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Campaigning Charities in Austerity UK

New research reveals that charities and other voluntary groups are often absent from campaigns to tackle the root causes of poverty. This new report shows that voluntary groups, especially those under contract to government, face threats to remain silent about their experiences and many are fearful to speak out in case they lose their funding or face other sanctions.

The report, Voluntary Services and Campaigning in Austerity UK: Saying Less and Doing More, is written by Dr Mike Aiken, a specialist in the voluntary sector and is published by the National Coalition for Independent Action (NCIA), a network of people working in the voluntary sector.

Mike Aiken said says: “Charities have played an active role in a democratic society and this can be understood as their responsibility and ethical duty. Their voice needs to be heard and amplified, to provide a vital ingredient of evidence and to speak with authority and legitimacy to policy makers and civil servants – enabling the voice and experience of the most disadvantaged to be heard in the corridors of power and by other citizens.”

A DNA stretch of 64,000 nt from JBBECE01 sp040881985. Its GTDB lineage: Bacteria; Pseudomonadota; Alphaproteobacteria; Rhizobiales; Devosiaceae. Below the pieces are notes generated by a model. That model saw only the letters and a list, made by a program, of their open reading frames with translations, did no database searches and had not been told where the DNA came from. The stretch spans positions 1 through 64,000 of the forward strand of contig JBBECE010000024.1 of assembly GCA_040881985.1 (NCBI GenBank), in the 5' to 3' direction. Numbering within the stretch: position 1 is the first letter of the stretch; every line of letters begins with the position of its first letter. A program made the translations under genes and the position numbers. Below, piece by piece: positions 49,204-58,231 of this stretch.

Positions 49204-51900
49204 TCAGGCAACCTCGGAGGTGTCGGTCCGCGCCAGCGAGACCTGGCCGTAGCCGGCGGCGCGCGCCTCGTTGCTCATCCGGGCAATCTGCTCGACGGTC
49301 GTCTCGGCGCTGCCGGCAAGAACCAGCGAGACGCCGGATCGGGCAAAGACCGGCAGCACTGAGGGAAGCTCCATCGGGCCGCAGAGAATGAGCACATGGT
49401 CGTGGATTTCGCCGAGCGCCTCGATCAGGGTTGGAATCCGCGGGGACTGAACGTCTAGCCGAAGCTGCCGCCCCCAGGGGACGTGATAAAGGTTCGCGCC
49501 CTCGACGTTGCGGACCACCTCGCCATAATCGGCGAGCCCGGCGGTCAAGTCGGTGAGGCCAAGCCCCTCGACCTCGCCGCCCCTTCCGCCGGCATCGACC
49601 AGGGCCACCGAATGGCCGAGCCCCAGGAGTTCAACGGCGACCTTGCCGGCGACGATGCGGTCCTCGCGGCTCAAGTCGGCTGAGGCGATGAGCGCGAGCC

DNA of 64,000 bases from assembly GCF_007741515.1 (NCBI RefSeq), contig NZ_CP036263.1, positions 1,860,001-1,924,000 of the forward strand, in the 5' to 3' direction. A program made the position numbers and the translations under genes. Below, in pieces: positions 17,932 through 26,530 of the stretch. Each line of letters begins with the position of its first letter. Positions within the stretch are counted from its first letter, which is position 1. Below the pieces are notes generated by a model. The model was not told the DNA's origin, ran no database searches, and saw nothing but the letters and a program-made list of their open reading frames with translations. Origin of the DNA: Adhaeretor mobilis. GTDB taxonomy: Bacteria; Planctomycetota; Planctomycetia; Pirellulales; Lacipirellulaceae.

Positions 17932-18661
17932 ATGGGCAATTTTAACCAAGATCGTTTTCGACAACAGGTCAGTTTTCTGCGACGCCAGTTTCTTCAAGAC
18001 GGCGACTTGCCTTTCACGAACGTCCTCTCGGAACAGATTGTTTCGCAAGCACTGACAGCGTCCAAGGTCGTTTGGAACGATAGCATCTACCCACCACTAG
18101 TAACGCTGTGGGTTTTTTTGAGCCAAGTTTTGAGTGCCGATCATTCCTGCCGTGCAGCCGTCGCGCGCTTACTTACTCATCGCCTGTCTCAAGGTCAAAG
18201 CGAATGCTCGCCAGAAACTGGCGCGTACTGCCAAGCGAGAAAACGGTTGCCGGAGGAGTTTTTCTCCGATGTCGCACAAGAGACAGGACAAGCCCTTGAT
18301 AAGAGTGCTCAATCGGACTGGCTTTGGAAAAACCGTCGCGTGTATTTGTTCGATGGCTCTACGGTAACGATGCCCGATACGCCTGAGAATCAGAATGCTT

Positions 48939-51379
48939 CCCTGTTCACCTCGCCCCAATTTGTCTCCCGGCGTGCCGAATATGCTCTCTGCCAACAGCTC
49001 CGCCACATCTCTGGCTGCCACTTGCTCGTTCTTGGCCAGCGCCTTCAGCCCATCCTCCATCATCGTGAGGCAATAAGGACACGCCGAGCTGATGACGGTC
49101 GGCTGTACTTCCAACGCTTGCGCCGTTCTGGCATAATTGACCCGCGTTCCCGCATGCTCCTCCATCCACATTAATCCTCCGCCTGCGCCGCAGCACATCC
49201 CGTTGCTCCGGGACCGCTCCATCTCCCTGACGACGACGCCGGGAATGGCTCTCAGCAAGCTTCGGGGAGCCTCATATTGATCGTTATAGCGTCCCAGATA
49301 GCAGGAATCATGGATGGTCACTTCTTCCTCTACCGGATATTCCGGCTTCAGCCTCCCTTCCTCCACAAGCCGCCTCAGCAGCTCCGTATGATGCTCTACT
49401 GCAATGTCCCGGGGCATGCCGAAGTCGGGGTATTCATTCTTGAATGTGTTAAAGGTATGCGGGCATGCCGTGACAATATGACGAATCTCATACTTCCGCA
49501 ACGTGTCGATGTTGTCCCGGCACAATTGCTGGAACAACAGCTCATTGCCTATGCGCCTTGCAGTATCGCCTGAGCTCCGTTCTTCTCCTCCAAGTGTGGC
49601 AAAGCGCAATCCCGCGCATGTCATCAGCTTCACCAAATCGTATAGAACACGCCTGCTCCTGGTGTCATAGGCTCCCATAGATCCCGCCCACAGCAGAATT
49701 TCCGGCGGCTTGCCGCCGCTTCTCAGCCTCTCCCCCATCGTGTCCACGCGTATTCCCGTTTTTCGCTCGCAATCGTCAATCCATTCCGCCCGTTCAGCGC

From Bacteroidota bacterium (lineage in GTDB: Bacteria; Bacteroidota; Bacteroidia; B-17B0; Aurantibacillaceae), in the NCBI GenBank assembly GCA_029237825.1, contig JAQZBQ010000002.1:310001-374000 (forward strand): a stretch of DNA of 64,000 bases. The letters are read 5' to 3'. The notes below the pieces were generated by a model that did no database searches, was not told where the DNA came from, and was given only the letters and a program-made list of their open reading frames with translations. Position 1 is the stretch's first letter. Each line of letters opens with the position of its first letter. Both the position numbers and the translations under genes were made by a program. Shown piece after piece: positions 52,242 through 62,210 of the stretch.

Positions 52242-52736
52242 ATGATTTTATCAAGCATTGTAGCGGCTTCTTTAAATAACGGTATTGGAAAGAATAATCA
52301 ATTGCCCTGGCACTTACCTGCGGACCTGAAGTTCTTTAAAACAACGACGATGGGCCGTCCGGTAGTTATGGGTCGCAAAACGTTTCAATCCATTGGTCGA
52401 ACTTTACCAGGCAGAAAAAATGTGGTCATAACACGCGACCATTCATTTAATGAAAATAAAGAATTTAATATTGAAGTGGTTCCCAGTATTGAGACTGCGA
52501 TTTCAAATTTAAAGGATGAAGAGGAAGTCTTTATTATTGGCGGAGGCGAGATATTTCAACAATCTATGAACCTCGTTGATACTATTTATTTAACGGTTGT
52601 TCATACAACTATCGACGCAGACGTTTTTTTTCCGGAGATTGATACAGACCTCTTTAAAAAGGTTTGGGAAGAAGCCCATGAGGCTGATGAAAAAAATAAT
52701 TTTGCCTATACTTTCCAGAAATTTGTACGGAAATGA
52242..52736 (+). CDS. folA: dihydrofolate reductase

Penny Waterhouse, a Director of NCIA, says: “This research shows that some voluntary groups can, and do, speak out for a better world – if they are brave and think of their beneficiaries instead of their organisational interests and professional status. But why, in Britain, does civil society need to be brave to exercise freedom of speech? It’s a bad, and dangerous, state of affairs. NCIA calls on voluntary services to exercise their civil liberties and join with activists and campaigners to advocate forcefully on behalf of their beneficiaries.”

This report is one of 17 published by NCIA as part of their Inquiry into the Future of Voluntary Services.

The report is available to download here: